In 2013, Schumer wrote to Transportation Secretary Foxx to push for his swift approval of these TIGER funds for Rochester’s Inner Loop project. Then, after personally meeting with Secretary Foxx to push him to approve this funding, Schumer announced that Rochester would receive $16.5 million—more than 75 percent of the $21 million total project cost—to get the Inner Loop project underway. The overall project will fill in the southeast section of the below-grade sunken Inner Loop that now isolates Rochester’s downtown from the rest of the City and its vibrant nearby neighborhoods. Schumer said that, currently, this section of the Inner Loop functions like a moat that isolates and impedes economic activity and business development in downtown Rochester. This project will remove this obstructive, 12-lane wide section of the Inner Loop Expressway, and replace it with a new 2-3-lane at-grade city boulevard with a dedicated bicycle lane. With the Inner Loop gone, Schumer said the city can begin to restore some of the original neighborhood street grid so residents and visitors can easily move around and not be blocked by the Inner Loop.

Schumer said that for decades the Inner Loop has acted like a concrete noose around downtown Rochester, keeping businesses, residents, shoppers and investments alike out of downtown and strangling economic development. But now, the project will open up six acres for new prime real-estate development, creating up to a thousand local jobs and 230 construction jobs.

The Inner Loop Expressway was built in the 1960s, and due to its placement and width has created a major division between downtown Rochester and the rest of the City. In addition, the southeast part of the Inner Loop Expressway is extremely underutilized and costly to maintain, and it is abundantly clear that removal of this section of the Inner Loop will not impair vehicle traffic in this area. As is, the Inner Loop serves as a physical and psychological barrier to Rochester’s downtown, impeding everything from foot traffic to bikers and discouraging business development in the region. In addition, the Inner Loop and its frontage roads separate the downtown from adjacent thriving neighborhoods, like the Neighborhood of the Arts, Upper East End, Park Avenue and Monroe Village, which would be economic assets to the downtown if better connected.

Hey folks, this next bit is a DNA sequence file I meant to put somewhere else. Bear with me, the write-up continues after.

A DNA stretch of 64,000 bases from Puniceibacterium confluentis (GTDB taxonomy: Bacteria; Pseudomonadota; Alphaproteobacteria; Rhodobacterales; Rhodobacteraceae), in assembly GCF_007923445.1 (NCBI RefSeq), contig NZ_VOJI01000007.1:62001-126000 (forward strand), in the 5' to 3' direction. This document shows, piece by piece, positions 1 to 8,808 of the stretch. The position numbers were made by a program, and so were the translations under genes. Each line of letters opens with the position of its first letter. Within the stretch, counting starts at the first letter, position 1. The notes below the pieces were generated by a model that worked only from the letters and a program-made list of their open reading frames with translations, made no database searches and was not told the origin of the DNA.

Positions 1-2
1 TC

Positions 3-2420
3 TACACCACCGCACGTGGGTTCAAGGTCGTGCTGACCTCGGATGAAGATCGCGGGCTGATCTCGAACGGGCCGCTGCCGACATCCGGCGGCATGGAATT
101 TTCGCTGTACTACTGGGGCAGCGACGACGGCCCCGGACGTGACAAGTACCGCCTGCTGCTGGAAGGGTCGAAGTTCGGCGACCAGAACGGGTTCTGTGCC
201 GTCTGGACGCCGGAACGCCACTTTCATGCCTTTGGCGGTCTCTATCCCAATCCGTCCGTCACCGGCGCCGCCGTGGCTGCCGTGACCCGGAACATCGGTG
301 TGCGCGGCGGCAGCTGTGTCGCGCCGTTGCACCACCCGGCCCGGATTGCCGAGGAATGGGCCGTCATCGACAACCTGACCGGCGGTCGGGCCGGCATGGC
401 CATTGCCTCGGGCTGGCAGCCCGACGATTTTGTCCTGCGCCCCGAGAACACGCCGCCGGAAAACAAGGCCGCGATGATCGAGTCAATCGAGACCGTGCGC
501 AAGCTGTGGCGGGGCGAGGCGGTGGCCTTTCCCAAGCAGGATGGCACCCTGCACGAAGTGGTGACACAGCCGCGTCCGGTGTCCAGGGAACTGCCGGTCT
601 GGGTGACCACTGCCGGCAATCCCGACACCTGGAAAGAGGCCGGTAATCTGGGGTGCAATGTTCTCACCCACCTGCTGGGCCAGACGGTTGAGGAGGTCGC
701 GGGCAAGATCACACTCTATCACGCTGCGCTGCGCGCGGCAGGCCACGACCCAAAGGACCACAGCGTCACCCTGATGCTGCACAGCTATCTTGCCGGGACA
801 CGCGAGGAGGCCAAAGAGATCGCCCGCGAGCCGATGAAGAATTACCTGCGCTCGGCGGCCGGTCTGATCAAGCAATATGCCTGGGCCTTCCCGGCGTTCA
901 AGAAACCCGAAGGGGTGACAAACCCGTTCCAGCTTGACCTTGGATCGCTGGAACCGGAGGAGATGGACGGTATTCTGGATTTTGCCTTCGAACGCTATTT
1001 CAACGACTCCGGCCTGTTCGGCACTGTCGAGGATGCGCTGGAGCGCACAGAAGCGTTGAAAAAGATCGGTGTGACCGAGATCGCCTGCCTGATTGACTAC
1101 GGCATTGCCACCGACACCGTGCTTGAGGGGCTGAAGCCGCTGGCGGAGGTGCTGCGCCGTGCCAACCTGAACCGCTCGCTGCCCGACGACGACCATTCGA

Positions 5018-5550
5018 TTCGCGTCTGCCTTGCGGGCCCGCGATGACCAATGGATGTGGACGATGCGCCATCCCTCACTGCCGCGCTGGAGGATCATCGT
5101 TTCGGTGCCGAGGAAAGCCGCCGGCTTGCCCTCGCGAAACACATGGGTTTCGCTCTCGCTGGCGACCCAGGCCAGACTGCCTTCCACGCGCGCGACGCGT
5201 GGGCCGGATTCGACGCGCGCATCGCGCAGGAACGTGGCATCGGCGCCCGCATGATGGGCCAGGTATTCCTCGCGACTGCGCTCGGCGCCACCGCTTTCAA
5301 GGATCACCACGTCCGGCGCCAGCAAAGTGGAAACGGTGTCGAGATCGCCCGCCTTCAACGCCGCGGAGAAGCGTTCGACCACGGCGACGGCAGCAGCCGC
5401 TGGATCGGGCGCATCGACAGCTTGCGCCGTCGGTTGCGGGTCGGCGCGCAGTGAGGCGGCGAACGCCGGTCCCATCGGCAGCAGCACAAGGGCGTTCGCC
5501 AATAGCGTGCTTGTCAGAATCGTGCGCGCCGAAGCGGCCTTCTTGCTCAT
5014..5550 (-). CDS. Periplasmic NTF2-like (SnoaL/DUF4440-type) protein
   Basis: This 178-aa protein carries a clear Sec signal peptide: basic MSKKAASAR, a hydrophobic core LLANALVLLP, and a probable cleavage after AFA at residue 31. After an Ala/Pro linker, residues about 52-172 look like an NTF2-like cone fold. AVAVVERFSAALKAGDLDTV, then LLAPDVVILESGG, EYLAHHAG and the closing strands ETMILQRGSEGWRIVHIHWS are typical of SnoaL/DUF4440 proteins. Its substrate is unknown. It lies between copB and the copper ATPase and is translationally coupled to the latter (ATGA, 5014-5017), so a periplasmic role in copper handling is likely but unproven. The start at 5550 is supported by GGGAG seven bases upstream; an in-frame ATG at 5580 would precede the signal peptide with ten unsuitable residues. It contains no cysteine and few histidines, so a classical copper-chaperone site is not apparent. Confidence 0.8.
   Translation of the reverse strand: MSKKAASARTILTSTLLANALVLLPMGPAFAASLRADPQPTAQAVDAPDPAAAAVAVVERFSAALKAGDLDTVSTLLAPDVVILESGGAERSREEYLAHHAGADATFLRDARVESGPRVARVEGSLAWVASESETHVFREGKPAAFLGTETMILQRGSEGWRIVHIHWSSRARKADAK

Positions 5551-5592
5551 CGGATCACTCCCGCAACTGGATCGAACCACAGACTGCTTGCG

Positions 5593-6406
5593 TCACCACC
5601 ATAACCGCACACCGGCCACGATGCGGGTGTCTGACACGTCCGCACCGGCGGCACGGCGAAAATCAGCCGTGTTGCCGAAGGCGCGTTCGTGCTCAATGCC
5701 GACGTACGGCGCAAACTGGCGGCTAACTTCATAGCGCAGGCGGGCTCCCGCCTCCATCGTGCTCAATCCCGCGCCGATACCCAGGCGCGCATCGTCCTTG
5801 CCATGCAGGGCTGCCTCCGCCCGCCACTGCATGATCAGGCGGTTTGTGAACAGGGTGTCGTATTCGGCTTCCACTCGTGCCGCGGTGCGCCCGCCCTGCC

In 2011, the local metropolitan planning organization, the Genesee Transportation Council, passed a unanimous resolution making the Inner Loop East project the highest priority project in the nine-county Genesee-Finger Lakes Region. This meant s that all nine counties, as well as regional and state agencies, recognized this project as the region’s highest priority for TIGER funding. Since then, Schumer been a major supporter of the project, and has fought on behalf of the City of Rochester’s efforts to revitalize the City, and especially the Inner Loop project.  

Schumer was joined by City of Rochester Mayor Lovely Warren, U.S. Rep. Louise Slaughter; N.Y. State Assembly Speaker Sheldon Silver; N.Y. State Transportation Commissioner Joan McDonald; N.Y. State Assembly Transportation Committee Chairman David Gantt; N.Y. State Assembly Majority Leader Joseph Morelle; N.Y. State Senator Ted O’Brien; and Rochester City Council President Loretta Scott.

           

The TIGER (Transportation Investment Generating Economic Recovery) Discretionary Grant Program was developed to spur a national competition for innovative, multi-modal and multi-jurisdictional transportation projects that promise significant economic and environmental benefits to an entire metropolitan area, a region or the nation. Projects that typically receive TIGER grants include improvements to roads, bridges, rail, ports, transit and intermodal facilities, and Schumer noted that the City of Rochester’s plan fits squarely within the program’s mission.